Development of an in vitro model of neuronal activity induced excitotoxicity using photoconductive stimulation

Evgeny Pavlov, R. Carolina Gutiérrez, Yuan Zhang, Audrey C. Kertesz, Johanna Hung, Ferdinand Joseph Espina, Michael A. Colicos

Research output: Contribution to journalArticlepeer-review


Loss of the ability to regulate calcium is a central event leading to neuronal cell death during a wide range of pathological conditions including stroke and seizure. Here we present a new dissociated hippocampal cell culture model of acute electrical activity which incorporates the photoconductive stimulation of neuronal networks grown on silicon wafers. This technology allows precise modeling of user defined neuronal activity patterns, and the study of their effect on neuronal physiology. Here, seizure-like conditions were created by continuous stimulation, causing hundreds of neurons to fire synchronously at 50. Hz for 4. min. This stimulation protocol induced cell death as monitored by propidium iodide staining. The number of dead cells per stimulation region increased from 3.6 ± 2.1 preceding stimulation to 81 ± 21 30. min following stimulation. Excitotoxicity primarily affected excitatory rather than inhibitory neurons, and was preceded by an increase in intracellular calcium as well as changes in the mitochondrial membrane potential, as measured by a tetramethylrhodamine methyl ester (TMRM) assay. Cyclosporin A (CsA), a mitochondrial permeability transition pore (PTP) blocker, was effective in preventing cell death. We propose that photoconductive stimulation is a useful tool for investigating the pathogenesis of excitotoxicity in vitro.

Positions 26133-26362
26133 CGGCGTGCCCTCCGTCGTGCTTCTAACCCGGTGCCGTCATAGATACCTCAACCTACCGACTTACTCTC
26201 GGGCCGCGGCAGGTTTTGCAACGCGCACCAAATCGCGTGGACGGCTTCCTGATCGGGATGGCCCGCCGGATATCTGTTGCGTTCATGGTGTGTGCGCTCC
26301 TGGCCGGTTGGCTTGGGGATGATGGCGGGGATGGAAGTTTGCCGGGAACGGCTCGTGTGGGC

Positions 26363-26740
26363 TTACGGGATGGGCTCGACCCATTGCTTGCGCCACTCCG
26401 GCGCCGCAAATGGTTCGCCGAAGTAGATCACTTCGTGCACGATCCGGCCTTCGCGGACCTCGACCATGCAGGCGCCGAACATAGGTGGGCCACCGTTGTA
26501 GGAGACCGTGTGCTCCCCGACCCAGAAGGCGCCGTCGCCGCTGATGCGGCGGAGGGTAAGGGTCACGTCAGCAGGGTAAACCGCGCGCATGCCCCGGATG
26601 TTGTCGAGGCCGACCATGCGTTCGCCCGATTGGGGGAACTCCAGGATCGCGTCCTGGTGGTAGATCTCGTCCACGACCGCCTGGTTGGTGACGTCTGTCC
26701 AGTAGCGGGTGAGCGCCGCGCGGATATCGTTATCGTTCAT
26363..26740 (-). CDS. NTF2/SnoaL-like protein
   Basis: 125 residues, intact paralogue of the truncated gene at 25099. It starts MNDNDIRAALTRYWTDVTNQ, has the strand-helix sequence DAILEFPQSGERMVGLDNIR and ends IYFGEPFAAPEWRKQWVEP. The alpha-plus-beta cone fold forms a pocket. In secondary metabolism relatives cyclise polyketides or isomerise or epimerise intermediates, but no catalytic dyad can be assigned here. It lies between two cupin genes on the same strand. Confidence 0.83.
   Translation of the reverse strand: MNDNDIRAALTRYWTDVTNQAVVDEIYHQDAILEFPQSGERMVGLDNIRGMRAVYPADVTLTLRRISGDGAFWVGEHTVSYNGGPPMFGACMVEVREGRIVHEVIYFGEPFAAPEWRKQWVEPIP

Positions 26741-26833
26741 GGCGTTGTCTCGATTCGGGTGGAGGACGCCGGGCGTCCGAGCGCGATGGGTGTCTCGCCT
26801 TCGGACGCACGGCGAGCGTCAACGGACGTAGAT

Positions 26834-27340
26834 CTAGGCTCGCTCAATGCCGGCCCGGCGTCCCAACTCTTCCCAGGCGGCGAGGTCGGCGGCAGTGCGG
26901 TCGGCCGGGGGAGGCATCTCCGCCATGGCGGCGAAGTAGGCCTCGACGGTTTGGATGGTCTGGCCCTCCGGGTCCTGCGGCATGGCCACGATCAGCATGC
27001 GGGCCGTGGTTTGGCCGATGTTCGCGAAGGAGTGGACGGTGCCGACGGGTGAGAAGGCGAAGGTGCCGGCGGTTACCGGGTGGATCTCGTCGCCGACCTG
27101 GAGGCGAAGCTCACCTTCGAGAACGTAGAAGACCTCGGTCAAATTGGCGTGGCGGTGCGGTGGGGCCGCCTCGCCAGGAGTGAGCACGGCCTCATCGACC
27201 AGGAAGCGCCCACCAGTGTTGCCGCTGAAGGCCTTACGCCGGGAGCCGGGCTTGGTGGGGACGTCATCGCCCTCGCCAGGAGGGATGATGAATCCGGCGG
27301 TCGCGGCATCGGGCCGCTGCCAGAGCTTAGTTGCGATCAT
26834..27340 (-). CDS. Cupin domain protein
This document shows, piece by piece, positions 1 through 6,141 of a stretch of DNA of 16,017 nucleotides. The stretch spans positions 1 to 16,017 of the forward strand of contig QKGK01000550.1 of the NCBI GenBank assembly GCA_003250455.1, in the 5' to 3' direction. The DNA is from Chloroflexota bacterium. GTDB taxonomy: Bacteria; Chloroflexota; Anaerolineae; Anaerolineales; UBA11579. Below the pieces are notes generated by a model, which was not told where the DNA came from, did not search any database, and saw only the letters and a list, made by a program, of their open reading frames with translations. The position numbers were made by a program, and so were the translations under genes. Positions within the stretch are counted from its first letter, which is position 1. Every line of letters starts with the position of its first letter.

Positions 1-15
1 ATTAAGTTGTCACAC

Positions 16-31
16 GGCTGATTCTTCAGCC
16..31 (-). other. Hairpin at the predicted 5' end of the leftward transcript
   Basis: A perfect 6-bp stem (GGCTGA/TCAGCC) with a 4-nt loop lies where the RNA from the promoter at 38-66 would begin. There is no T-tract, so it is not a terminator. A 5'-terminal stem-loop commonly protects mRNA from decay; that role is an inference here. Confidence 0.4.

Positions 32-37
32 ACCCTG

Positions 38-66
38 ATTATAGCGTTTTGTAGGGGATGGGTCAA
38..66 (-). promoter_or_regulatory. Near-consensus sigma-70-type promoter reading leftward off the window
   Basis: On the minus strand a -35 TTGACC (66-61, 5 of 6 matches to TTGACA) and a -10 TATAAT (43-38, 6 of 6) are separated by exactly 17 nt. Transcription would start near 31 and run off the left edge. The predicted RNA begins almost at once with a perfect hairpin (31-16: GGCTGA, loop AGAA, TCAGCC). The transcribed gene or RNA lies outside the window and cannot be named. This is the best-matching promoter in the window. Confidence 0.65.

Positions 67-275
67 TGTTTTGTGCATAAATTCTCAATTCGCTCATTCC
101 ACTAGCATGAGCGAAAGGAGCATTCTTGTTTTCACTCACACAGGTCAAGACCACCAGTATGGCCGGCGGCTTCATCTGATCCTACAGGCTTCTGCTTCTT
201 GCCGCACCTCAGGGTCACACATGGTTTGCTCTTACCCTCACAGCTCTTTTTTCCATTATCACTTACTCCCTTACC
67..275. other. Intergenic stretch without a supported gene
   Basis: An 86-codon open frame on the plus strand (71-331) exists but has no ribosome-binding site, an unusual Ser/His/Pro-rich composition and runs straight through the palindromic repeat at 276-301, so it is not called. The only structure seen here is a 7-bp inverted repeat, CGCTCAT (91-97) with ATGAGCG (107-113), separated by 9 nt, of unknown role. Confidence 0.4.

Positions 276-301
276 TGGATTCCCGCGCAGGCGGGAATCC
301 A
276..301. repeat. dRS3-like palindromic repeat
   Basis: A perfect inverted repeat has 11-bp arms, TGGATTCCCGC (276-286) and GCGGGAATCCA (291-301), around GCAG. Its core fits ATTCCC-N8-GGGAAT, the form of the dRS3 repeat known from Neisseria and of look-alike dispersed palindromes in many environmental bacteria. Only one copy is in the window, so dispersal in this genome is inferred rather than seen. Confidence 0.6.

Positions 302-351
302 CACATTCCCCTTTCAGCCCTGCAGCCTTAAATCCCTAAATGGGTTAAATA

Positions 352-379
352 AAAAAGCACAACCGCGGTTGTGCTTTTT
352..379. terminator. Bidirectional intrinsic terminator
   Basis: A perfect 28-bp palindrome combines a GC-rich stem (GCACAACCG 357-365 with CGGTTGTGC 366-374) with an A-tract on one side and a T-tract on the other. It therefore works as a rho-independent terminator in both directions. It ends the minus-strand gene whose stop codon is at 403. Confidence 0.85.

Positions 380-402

Original languageEnglish (US)
Pages (from-to)441-448
Number of pages8
JournalCell Calcium
Issue number5
StatePublished - May 2010


  • Cell death
  • Cyclosporin A
  • Excitotoxicity
  • Mitochondria
  • Neuron
  • Permeability transition

ASJC Scopus subject areas

  • Physiology
  • Molecular Biology
  • Cell Biology


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